This story appears in the July 19 print edition of Transport Topics.
The continuing surge in Classes 3 and 6 retail truck sales pushed medium-duty volumes 37.3% above the same month in 2009.
For the month, a total of 23,522 Class 3-7 vehicles were purchased in June, up from 17,132 last year, according to a July 13 survey by WardsAuto.com.
Year-to-date sales are up 19.2% for the five medium-duty groups combined over the first half of last year — 123,596 units, compared with 103,687.
“There’s been improvement, yes, but over the worst truck market in 50 years. The percentage improvements are high, but the absolute numbers are still not robust,” said Navistar Inc. spokesman Roy Wiley.
“Our midrange business is trending up. We’ve cleaned up the trucks from the 2008, ’09 and ’10 model years as buyers have been looking for values,” said Brian O’Donnell of the Valley dealerships in Cleveland that sell Ford and Freightliner trucks.
O’Donnell said his Class 6 business has been particularly good, with small companies making what he called “reactive purchases.”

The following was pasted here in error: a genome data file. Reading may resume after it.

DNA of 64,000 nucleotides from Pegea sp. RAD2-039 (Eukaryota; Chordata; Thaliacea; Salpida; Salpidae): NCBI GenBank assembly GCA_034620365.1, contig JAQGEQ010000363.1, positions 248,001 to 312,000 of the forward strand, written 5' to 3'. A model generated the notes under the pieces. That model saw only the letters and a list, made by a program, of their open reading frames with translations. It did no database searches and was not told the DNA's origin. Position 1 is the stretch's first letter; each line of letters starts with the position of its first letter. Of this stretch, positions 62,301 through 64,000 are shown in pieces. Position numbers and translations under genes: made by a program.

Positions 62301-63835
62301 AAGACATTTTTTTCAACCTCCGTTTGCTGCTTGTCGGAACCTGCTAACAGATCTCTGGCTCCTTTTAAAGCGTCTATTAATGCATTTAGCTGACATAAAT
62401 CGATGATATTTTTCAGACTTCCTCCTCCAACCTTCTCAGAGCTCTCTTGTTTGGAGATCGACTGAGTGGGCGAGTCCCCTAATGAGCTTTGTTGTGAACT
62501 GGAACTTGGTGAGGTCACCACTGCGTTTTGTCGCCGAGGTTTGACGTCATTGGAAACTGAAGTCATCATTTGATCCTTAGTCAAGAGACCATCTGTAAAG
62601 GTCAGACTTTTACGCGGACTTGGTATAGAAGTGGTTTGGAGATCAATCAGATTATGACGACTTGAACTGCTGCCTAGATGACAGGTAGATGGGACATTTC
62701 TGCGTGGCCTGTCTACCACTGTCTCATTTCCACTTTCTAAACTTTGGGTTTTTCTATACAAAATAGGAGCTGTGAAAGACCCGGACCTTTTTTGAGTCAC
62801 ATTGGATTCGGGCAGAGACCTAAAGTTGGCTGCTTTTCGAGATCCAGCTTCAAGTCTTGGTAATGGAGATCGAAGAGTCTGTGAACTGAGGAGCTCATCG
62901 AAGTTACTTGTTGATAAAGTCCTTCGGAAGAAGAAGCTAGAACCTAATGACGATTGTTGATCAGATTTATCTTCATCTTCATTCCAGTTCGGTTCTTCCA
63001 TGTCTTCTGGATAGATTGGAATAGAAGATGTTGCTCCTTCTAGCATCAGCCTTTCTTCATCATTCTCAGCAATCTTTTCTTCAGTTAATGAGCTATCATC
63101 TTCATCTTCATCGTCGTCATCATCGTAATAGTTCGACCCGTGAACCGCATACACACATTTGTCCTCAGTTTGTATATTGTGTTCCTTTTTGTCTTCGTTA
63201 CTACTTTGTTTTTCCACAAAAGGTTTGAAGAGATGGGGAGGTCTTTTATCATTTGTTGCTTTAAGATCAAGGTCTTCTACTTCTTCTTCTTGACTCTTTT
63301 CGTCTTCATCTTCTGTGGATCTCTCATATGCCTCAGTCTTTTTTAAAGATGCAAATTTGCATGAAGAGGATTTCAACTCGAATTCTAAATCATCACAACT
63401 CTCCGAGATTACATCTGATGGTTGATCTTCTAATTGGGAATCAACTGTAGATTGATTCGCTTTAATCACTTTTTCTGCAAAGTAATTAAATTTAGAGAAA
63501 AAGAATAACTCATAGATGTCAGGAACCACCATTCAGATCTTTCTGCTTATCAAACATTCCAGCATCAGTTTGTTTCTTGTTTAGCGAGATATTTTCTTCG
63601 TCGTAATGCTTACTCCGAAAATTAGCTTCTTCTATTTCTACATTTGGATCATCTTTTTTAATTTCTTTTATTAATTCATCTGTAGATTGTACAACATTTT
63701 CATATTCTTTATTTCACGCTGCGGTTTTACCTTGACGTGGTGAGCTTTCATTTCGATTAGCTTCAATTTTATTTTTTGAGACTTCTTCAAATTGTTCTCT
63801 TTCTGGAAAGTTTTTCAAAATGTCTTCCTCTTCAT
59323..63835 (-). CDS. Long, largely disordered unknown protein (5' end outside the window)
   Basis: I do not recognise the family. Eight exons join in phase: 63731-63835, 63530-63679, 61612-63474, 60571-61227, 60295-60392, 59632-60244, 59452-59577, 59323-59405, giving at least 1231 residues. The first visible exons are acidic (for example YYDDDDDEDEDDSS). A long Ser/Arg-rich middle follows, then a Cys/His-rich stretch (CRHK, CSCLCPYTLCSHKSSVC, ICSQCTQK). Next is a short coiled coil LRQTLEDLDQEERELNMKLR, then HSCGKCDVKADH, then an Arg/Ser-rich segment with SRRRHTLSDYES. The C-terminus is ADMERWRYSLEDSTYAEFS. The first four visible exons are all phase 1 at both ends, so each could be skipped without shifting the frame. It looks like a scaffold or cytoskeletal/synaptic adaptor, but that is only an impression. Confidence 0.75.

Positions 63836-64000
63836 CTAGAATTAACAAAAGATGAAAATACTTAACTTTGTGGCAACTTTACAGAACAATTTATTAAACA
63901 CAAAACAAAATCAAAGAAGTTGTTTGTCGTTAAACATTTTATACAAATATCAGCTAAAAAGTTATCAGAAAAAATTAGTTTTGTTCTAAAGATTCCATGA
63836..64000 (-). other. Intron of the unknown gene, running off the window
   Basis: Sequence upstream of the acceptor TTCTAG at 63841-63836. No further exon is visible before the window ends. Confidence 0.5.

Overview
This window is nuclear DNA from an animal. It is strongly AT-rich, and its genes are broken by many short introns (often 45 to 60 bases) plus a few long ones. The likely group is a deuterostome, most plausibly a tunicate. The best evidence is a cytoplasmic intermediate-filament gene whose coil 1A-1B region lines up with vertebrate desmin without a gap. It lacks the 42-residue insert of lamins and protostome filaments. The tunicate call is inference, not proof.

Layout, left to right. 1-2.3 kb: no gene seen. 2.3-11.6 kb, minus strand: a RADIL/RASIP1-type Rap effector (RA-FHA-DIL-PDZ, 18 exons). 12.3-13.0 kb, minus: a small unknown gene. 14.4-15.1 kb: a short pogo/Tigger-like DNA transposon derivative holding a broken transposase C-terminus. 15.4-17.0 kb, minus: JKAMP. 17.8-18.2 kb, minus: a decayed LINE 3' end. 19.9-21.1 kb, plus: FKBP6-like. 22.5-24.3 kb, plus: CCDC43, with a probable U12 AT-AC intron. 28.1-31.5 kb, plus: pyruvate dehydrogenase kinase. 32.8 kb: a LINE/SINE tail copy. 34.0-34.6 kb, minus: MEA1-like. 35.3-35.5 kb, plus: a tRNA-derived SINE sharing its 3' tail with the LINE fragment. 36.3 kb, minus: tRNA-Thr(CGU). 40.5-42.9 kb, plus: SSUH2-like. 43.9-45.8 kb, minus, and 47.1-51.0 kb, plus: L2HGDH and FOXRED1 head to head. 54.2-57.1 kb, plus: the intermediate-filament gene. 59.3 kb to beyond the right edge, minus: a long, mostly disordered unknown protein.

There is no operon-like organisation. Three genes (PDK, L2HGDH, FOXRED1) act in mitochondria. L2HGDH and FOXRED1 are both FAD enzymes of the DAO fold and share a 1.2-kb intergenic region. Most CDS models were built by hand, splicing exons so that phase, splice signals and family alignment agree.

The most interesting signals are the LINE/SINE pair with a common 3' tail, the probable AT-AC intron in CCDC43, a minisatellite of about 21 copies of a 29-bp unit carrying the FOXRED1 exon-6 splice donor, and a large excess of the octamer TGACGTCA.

“It’s been a lot of onesy-twosy deals. A business will say it needs something right now. We’ve seen more of that, rather than large fleets executing on a long-term plan,” he said.
Ward’s said Class 6 U.S. sales rose 77% for the month to 3,070 units, and 50.8% for the six months to 16,097.
Class 3 sales rose by 71.7% for the month to 13,166 vehicles, and 31.6% year to date to 68,720 trucks.
Wiley said he sees Class 6 doing better than Class 7 because the heavier Class 7s are often used as dump trucks and cement mixers and the construction industry is still at very early stages of recovery.
In contrast, “Class 6 is a lot of city-delivery vehicles, and that part of the economy has turned around more,” Wiley said.
O’Donnell and Longhorn International dealer Duane Kyrish described buyers as bargain shoppers making minimal purchases and avoiding 2011 model-year trucks.
O’Donnell said recent sales have been new trucks that sat unsold on for up to 1,000 days. Kyrish said his used mediums are selling well and he has some rental business for them, but neither has made many sales with engines that meet current federal emissions requirements.
Meanwhile, Ward’s said Class 5 was up 12% for the month to 2,613, and 7.9% for the six months to 12,331.
On the other end of the spectrum, Class 7 declined 7.8% for the month to 3,309 vehicles, and by 5.3% year to date to 18,232 units.
Class 4 sales fell 24.6% in June to 1,364 vehicles, and by 18.9% cumulatively to 8,216 units.
Navistar and Freightliner rank Nos. 1 and 2, respectively, in Class 6 and 7 sales, whereas Ford dominates in Classes 4 and 5. Dodge leads in Class 3 sales.